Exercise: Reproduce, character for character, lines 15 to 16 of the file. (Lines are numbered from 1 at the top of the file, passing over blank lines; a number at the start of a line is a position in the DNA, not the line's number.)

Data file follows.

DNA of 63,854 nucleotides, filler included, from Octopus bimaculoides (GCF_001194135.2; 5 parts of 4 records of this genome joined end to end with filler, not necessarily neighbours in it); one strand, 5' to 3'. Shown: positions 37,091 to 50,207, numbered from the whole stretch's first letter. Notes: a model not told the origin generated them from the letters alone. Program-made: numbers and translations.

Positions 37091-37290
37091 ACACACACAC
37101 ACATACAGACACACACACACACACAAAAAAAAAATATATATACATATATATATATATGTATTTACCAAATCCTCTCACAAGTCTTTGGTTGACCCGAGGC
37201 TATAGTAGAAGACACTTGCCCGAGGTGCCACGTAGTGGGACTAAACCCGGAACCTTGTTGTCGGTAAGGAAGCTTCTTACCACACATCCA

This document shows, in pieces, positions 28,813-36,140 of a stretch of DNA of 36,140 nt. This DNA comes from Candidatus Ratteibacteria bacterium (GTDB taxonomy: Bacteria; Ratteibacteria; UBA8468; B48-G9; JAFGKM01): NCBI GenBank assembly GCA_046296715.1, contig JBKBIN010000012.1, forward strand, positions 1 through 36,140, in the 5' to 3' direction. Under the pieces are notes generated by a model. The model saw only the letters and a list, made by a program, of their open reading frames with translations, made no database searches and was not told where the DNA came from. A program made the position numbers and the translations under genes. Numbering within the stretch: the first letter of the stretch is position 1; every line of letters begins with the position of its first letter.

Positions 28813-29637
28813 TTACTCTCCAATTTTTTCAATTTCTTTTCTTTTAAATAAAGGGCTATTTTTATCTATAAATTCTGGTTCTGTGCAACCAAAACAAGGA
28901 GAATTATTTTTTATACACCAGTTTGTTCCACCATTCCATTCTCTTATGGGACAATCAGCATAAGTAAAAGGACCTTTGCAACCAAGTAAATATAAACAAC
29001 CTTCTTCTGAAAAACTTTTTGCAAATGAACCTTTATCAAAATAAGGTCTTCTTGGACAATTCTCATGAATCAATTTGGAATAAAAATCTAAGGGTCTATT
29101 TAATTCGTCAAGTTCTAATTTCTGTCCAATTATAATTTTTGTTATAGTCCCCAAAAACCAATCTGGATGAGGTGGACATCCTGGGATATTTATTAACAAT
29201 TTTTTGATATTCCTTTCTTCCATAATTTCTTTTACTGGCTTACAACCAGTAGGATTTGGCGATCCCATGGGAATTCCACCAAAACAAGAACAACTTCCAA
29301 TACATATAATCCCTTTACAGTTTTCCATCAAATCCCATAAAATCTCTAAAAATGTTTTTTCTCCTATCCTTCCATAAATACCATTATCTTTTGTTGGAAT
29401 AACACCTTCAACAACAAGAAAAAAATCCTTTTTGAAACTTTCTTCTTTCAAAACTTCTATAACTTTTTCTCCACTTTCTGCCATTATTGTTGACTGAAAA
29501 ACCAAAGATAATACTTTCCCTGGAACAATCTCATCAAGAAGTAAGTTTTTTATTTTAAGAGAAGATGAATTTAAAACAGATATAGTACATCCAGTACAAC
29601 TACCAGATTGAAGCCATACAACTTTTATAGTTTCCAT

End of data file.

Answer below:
29501 ACCAAAGATAATACTTTCCCTGGAACAATCTCATCAAGAAGTAAGTTTTTTATTTTAAGAGAAGATGAATTTAAAACAGATATAGTACATCCAGTACAAC
29601 TACCAGATTGAAGCCATACAACTTTTATAGTTTCCAT